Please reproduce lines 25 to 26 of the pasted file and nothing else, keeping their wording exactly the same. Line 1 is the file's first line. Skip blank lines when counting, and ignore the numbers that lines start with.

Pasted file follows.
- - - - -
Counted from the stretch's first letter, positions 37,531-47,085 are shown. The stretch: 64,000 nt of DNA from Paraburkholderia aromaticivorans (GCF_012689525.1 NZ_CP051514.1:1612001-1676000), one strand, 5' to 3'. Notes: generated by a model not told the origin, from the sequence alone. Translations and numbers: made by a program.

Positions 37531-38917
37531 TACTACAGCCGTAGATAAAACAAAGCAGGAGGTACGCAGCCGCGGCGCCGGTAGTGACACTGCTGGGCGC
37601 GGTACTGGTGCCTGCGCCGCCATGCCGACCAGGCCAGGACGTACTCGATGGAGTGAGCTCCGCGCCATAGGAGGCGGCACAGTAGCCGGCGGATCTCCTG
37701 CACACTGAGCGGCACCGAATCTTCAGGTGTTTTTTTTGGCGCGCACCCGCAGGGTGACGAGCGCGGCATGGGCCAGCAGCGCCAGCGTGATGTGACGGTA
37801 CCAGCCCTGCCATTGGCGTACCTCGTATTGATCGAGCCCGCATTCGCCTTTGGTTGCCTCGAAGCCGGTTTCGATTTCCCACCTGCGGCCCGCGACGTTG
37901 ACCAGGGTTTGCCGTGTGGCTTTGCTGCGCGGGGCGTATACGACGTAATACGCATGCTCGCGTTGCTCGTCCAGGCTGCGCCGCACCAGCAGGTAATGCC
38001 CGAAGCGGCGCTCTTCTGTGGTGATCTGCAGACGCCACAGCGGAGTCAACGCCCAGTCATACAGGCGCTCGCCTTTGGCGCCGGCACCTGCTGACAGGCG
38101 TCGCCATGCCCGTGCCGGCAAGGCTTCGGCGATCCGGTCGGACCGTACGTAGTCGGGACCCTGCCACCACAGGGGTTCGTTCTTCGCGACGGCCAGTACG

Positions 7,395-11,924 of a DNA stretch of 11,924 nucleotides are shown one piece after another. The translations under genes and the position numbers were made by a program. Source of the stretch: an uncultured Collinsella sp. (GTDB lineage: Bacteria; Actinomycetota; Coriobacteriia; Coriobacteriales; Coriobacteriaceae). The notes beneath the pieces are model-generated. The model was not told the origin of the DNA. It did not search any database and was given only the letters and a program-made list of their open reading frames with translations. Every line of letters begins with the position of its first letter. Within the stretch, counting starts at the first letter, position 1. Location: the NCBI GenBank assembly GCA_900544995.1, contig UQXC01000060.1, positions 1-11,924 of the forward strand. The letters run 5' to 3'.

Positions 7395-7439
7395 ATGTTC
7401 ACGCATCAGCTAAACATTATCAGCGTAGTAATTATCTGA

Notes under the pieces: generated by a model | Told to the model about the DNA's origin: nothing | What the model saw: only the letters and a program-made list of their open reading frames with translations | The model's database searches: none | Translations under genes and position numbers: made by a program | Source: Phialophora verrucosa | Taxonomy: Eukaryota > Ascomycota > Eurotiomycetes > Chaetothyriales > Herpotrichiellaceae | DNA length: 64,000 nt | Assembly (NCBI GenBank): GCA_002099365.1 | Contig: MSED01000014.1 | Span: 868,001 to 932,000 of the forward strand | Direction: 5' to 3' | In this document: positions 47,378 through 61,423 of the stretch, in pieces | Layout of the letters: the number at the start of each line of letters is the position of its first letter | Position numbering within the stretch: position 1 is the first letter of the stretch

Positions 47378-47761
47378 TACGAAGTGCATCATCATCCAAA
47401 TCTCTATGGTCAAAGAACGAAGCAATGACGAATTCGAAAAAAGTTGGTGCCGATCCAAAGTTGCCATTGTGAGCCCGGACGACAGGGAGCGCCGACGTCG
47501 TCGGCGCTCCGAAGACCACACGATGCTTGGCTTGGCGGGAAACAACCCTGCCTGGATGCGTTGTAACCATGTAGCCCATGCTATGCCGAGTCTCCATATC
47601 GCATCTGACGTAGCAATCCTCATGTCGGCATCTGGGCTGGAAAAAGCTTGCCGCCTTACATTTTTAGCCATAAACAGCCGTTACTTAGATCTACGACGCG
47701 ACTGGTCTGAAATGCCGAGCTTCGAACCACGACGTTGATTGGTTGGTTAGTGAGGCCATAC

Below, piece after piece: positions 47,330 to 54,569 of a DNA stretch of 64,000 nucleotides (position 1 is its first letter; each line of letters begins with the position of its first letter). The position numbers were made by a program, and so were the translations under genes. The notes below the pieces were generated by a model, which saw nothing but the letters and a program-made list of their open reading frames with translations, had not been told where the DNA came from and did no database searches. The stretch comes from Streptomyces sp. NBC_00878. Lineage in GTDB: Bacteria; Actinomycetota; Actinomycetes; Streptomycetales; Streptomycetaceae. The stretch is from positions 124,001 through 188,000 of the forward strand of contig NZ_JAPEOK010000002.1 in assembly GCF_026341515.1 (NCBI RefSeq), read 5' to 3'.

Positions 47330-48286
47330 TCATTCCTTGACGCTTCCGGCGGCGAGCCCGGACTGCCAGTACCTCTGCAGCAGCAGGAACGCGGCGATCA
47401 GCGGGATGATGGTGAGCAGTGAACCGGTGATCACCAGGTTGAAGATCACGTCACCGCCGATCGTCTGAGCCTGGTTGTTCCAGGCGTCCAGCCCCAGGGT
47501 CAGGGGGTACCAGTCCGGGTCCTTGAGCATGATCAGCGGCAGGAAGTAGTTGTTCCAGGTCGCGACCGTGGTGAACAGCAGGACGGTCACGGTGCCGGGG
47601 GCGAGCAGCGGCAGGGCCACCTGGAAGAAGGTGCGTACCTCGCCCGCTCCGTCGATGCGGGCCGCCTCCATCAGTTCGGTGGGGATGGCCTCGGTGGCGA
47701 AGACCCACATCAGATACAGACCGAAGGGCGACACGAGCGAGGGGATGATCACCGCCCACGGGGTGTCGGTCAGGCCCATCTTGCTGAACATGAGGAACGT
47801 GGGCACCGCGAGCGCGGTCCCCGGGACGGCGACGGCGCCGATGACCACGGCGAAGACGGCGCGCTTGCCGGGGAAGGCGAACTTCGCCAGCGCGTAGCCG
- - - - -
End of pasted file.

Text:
47501 CAGGGGGTACCAGTCCGGGTCCTTGAGCATGATCAGCGGCAGGAAGTAGTTGTTCCAGGTCGCGACCGTGGTGAACAGCAGGACGGTCACGGTGCCGGGG
47601 GCGAGCAGCGGCAGGGCCACCTGGAAGAAGGTGCGTACCTCGCCCGCTCCGTCGATGCGGGCCGCCTCCATCAGTTCGGTGGGGATGGCCTCGGTGGCGA